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"Fiction stories involving plating"

June 18, 2021

Q. In a story I'm working on, two of the characters want to electroplate an iron disc with nickel, then silver, then copper. So far this is straightforward. But the top layer isn't a layer: it's a collection of various glyphs, and I was thinking to have them paint most of the copper with something non-conductive, then put the whole into the bath, thus plating only the exposed portions. Would this actually work?

Michael Telford
- Victoria BC

June 2021

A. Hi Michael. The public understandably doesn't know very much about electroplating, so when writers want to include it in their stories, we're always delighted to give them the full story so whatever they end up including, they can get it right :-)

It is no problem at all to do what you describe. Areas where plating is not wanted can be "masked" with 'platers tape' (not too different from electricians black tape) or with spots of liquid maskants (sort of a paste that hardens in the air). That paste can optionally be applied through a 'silk screen' (sort of like a stencil) rather than by hand, too. Finally, the techniques used in circuit board manufacturing can be especially applicable for patterns and glyphs. A thin sheet of UV-sensitive translucent plastic, or sometimes a thin paste, covers the entire item. Then UV light passes through a photographic film of the patterns you want, and the masking hardens in desired areas and can be washed away where it's not wanted; then you plate the item with the masking in place, and there's no plating where the masking is. In all of these cases the masking can be removed after plating.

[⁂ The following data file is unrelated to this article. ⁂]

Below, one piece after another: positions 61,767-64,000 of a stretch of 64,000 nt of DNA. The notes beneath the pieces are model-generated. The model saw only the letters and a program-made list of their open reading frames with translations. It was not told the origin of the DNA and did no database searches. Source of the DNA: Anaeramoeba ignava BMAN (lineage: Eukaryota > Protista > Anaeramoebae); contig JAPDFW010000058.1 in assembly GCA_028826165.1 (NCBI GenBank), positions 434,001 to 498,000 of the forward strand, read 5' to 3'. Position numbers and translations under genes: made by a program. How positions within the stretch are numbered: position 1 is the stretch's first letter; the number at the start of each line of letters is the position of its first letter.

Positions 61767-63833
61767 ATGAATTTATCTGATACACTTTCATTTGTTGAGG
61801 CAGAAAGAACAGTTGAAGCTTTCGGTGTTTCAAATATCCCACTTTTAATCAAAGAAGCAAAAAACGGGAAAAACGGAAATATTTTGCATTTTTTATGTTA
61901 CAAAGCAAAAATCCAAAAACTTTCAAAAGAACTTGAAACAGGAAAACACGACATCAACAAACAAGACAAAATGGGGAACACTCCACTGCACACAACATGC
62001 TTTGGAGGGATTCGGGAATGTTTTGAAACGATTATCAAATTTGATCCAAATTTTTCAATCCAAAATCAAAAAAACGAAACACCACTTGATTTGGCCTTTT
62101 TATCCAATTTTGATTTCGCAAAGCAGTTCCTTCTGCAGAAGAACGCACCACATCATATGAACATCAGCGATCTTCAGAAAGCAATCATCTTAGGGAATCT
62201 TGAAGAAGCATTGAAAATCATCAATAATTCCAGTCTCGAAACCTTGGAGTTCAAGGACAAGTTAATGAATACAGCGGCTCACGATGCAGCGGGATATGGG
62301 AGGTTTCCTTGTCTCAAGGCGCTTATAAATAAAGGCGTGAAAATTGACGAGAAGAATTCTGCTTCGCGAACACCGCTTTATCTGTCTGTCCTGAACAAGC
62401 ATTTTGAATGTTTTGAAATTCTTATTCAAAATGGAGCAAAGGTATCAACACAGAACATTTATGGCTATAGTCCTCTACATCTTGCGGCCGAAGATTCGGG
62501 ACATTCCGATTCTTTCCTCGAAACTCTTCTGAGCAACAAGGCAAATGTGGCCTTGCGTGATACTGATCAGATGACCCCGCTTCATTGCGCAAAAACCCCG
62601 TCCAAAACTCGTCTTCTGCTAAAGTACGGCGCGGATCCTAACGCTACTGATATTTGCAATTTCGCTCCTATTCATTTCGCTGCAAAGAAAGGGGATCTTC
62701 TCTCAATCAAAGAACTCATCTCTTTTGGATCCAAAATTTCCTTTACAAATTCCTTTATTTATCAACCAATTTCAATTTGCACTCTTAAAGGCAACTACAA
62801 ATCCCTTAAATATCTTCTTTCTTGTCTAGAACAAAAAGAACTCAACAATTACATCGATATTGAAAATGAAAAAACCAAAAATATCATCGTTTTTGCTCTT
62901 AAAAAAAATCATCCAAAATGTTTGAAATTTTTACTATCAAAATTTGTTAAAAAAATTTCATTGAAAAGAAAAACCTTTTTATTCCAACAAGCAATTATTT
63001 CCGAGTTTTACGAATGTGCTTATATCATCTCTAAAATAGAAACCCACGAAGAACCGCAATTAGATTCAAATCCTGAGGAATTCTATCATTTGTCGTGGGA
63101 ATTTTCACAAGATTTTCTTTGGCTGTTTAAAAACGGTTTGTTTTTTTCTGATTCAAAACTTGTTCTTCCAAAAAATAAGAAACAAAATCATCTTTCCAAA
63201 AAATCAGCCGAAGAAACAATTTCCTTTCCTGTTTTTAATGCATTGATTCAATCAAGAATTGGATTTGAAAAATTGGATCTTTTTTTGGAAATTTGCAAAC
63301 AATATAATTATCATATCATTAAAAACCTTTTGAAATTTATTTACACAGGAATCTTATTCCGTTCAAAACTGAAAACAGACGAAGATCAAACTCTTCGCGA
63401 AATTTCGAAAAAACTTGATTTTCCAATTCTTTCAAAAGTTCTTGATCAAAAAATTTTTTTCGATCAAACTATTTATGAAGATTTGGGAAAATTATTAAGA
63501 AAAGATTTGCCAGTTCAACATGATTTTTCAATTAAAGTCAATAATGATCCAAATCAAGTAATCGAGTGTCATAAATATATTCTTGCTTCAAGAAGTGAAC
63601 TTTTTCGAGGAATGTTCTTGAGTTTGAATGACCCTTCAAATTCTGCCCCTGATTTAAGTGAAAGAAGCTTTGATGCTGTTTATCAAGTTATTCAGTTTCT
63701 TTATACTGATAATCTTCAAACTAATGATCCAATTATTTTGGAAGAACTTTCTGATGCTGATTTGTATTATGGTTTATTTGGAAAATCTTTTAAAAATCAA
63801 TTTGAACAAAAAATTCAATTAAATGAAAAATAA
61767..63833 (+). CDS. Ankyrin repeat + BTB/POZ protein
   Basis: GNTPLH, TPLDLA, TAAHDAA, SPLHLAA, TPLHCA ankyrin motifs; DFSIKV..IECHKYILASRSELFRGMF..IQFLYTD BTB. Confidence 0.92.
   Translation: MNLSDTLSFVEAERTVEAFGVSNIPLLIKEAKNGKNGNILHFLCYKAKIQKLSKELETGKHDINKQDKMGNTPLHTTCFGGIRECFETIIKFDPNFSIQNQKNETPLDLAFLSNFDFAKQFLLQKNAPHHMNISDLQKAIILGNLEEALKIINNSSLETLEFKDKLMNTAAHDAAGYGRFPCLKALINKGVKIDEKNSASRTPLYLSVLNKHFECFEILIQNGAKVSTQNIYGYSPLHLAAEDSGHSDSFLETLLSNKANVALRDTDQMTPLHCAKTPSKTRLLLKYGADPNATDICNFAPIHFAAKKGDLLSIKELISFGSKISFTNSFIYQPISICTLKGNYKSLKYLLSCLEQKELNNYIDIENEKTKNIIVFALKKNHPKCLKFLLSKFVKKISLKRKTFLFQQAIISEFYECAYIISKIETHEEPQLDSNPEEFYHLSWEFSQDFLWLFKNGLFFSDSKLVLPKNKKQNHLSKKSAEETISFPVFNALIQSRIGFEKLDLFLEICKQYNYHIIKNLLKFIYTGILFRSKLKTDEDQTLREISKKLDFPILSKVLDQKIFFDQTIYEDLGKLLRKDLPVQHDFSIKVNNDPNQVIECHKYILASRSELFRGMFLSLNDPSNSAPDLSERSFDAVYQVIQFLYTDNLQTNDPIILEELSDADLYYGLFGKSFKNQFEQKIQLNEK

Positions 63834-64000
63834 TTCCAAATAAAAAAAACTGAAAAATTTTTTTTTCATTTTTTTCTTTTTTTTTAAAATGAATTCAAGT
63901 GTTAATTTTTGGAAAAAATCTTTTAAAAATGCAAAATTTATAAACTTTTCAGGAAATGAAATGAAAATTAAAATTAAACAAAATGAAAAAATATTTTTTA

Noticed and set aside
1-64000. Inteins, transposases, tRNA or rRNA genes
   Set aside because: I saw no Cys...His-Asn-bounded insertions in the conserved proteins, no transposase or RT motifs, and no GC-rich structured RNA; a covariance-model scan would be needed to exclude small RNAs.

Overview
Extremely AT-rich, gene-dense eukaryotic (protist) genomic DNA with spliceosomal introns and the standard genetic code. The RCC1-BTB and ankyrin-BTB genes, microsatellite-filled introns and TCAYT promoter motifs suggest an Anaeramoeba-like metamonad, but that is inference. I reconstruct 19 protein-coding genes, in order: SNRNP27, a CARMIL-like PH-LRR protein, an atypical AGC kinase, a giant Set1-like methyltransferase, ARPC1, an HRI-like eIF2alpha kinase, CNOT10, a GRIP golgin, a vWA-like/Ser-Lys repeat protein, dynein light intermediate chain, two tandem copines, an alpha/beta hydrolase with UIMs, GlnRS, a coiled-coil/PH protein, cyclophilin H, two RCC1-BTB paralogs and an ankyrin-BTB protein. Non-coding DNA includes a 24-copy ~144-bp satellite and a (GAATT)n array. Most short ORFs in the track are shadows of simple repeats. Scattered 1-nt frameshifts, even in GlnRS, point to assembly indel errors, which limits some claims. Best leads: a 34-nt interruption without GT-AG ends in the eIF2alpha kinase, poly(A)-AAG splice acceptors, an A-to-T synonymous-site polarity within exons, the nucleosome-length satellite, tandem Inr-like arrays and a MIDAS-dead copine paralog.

Luck & Regards,

pic of Ted Mooney
Ted Mooney, P.E. RET
Striving to live Aloha
finishing.com - Pine Beach, New Jersey

June 18, 2021

thumbs up sign Thank you very much. I had thought of all those techniques, and saw no reason they wouldn't work, but I wanted to confirm with people who actually know the subject.

Michael Telford [returning]
- Victoria, BC

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